When Jim Roberts thinks about the coolant needs for engines compliant with the stricter 2007 and 2010 emissions regs, more questions than answers come to mind.
“It's a pretty challenging situation,” says Roberts, a technical service specialist with Shell Lubricants. “On the one hand, we know basically what the corrosion prevention requirements for 2007 and 2010 engines will be. On the other hand, we have no specs for the coolant per se for EGR engines or Caterpillar's ACERT systems in that timeframe. It's up to companies like Shell to work with engine [makers] and fleets to figure those needs out.”
Roberts notes that some of the basic changes that will affect engine coolant starting in ‘07 are fairly obvious. “For starters, we've seen some impact from the changes in ‘02. It was initially thought that bulk coolant temperatures would rise 20 to 30 deg. F,” he says. “Since ‘02, however, OEMs have changed the radiator size and increased coolant flow rates, which changed the coolant equation,” Roberts notes. “That's making things a little harder to calculate.”
In addition, he points out that EGR technology creates “hotspots” of extreme temperatures in some areas, notably where the ultra-hot exhaust gas is re-circulated, cooled down, and reintroduced into the engine. “Hotspots present an opportunity for engine coolant to degrade, since it is exposed to higher than normal heat levels,” Roberts explains. “It's a phenomenon we have to watch closely.”
“The whole key to coolant is that it helps the engine remove heat faster, protecting the vital components from heat-related stress and wear,” he says.
“We've seen that nitrite — the primary liner cavitation protective additive in conventional engine coolant — rapidly depletes in adverse conditions,” he says. “That may mean we have to adjust the maintenance interval for conventional engine coolant.”
There has also been talk of boosting and/or altering the nitrite additives to help them resist depletion caused by ‘07 and ‘10 engines, but unexpected side effects are a concern.
“Any new coolant we develop has to prove itself over hundreds of thousands of miles. Once engine OEMs approve it, they don't want to see it tweaked or altered in any fashion for fear of unintended side effects.”
Extended life engine coolants use a carboxylate additive technology that can protect all the different metals found in an engine, rather than a separate additive for each metal, which could create chemical imbalance complications.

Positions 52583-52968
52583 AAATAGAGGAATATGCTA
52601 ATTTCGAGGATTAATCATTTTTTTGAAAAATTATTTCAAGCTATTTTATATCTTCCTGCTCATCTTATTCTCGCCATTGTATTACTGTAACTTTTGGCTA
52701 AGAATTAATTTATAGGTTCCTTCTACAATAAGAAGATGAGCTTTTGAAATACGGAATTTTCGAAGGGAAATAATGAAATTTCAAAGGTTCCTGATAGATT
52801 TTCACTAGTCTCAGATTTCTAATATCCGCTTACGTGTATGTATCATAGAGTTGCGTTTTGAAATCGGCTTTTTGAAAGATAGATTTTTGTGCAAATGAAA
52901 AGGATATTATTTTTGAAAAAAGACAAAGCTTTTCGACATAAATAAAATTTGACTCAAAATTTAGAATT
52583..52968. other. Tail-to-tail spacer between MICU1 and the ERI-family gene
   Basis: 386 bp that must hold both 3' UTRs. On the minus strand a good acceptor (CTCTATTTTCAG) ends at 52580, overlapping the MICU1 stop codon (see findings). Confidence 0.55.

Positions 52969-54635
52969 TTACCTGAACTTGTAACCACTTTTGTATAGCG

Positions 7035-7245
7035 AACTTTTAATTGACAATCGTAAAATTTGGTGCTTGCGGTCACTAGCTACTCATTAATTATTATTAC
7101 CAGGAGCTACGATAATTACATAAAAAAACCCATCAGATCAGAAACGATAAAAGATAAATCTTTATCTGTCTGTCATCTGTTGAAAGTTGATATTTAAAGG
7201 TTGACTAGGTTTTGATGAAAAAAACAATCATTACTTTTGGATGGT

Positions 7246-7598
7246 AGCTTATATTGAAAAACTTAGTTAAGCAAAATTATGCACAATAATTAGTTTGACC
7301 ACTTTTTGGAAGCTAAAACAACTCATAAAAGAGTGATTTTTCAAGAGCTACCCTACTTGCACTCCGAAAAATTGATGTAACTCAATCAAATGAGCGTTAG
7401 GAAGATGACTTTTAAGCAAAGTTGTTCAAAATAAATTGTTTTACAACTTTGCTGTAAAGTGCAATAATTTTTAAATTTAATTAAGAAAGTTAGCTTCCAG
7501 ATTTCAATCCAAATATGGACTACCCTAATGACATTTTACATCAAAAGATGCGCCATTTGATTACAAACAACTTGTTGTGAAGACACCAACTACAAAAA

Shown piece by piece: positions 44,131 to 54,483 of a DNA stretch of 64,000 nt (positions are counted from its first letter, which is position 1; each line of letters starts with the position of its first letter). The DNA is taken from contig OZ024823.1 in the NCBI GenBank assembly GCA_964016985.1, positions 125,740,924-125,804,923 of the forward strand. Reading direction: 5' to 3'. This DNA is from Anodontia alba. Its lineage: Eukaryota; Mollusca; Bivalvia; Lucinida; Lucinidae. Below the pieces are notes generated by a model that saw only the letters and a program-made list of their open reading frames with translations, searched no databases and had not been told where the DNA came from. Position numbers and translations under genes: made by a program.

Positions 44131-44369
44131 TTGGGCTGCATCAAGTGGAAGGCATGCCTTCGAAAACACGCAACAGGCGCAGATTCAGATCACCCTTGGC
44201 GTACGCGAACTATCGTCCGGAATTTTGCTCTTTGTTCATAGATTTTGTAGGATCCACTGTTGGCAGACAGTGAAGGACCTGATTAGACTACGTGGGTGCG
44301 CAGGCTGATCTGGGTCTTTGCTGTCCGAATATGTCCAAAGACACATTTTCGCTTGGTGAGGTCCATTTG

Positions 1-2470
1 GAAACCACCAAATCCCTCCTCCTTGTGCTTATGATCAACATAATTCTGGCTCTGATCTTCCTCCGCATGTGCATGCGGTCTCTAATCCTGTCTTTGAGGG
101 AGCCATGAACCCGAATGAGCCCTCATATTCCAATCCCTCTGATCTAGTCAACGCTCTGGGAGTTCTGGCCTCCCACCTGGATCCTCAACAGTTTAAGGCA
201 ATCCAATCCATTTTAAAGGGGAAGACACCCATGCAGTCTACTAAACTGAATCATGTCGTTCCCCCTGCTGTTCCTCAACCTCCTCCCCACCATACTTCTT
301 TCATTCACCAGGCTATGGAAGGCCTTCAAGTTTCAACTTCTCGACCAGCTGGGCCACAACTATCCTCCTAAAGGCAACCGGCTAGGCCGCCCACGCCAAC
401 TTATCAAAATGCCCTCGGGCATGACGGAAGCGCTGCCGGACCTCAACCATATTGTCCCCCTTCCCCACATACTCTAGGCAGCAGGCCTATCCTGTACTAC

“So if we get to 2007 or 2010 and a new metal is added to the engine for emission-reduction reasons, we have to make sure the coolant can protect it,” Roberts says, since different metals react differently to heat.
“Equally challenging are the higher and higher coolant flow rates being required to help remove the higher heat loads produced by these engines.”
Fleet needs also have to be factored in: engine coolant that performs better, lasts longer, and provides superior corrosion protection.
“Ultimately, what fleets want is a fill-for-life coolant — that maximizes simplicity for them,” says Roberts. “It certainly is an attainable goal, but the real problem is that the cooling system itself doesn't last forever and that the characteristics of 2007 and 2010 engines may affect coolant durability. You can't lock the coolant in there either; you have to be able to top it off as more heat is going to be transferred into the coolant, creating a variety of thermal stresses.”
What's most critical in developing coolants for ‘07-and ‘10-compliant engines is to ensure that they do what they're supposed to: handle the higher temperatures, prevent corrosion, and enable additive packages to hold up under the strain.
“When it comes down to it, fleets have to make sure they maintain their coolant — especially as we enter the 2007-2010 timeframe,” Roberts emphasizes. “Whether we shorten the drain interval or go to more durable, extended life formulations, it's vital to make sure that the engine coolant is doing its job.”